Due to under buying and overworking trailers in 2008-2010, carriers find themselves all searching to renew their trailers at the same time, which has resulted in a higher demand than manufacturers can easily supply. This means that fleets require prudence in purchasing, and that’s led to common trends in the market. In speaking to Canadian trailer dealers, these are said trends:
Obviously the prices of all trailers are up, both new and old. Used trailers, if in good condition, are selling at a premium; owners would generally rather hang onto their trailers at this juncture. One can buy a used trailer, but only at top dollar and after a search. New trailers may save money, if one has the patience for the possible backlog. Buying Canadian is generally cheaper due to the exchange rate between the US and Canada; many trailer parts are bought American and affect costs, but labor is cheaper and brings savings to customers.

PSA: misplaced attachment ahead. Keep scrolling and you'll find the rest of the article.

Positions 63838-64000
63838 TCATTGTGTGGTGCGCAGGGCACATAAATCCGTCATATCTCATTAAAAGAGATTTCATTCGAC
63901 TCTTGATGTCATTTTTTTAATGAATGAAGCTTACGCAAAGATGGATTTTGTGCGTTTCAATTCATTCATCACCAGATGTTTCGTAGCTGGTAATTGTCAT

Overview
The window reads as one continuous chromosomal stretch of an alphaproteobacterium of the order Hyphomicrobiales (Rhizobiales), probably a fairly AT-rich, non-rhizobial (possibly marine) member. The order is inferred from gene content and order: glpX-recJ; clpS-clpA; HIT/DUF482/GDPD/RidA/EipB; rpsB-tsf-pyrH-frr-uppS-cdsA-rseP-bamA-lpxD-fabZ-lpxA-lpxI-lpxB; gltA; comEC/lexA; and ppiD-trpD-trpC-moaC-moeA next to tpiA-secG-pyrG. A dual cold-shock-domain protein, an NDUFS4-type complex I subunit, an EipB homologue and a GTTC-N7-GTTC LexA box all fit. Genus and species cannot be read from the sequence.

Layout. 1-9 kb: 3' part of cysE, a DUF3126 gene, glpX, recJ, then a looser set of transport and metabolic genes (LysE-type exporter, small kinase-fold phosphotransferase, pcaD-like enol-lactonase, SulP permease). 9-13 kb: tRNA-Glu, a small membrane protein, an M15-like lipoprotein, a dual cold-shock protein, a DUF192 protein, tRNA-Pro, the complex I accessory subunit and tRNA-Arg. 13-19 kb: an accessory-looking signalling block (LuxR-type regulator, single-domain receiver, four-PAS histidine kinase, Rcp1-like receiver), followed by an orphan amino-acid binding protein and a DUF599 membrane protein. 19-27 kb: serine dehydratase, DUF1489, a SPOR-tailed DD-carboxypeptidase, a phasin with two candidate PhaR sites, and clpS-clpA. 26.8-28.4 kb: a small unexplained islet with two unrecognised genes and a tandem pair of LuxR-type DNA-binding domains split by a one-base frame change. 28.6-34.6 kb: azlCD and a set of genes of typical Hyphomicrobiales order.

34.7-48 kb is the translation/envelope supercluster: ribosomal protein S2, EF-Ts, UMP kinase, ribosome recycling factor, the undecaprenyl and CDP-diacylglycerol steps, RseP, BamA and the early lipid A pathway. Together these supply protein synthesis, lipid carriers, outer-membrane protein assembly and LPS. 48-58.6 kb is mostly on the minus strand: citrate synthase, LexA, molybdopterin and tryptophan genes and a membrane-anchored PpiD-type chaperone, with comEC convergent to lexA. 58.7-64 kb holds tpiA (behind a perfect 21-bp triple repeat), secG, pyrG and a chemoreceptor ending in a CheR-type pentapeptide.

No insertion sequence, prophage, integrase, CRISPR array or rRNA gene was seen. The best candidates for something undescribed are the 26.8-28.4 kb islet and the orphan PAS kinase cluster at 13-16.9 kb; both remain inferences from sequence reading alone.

The trends in what to buy are all about specs. Fuel efficiency is king, and therefore customers are looking at factors such as aerodynamics, weight, versatility, and brakes.
Aerodynamics bring the utility of side skirts, tails, and undertrays. The tails that are currently most popular are the ATDynamics Trident model; as for side skirts, undertrays are starting to push them out of the attention spotlight. They don’t run the risk of damage by catching the ground, and they’re tucked out of the way from the bay area, which side skirts block. Every type of fleet is paying more attention to aerodynamics than they have in the past.
As far as weight goes, it’s all about the size of the tire and using aluminum. Speaking of tires, keeping them properly inflated, thereby not running as much the risk of running a flat. Tire inflation systems have improved enough that keeping tires properly inflated is not nearly as much a problem as it has been in the past.
The final spec consideration are breaks, and disc breaks are in the spotlight. They have greater stopping power and less maintenance, although they tend to be far more expensive. Whether or not disc breaks are worth the cost over drum breaks depends on the application of the trailer; however, many carriers are finding disc breaks to be worth the investment.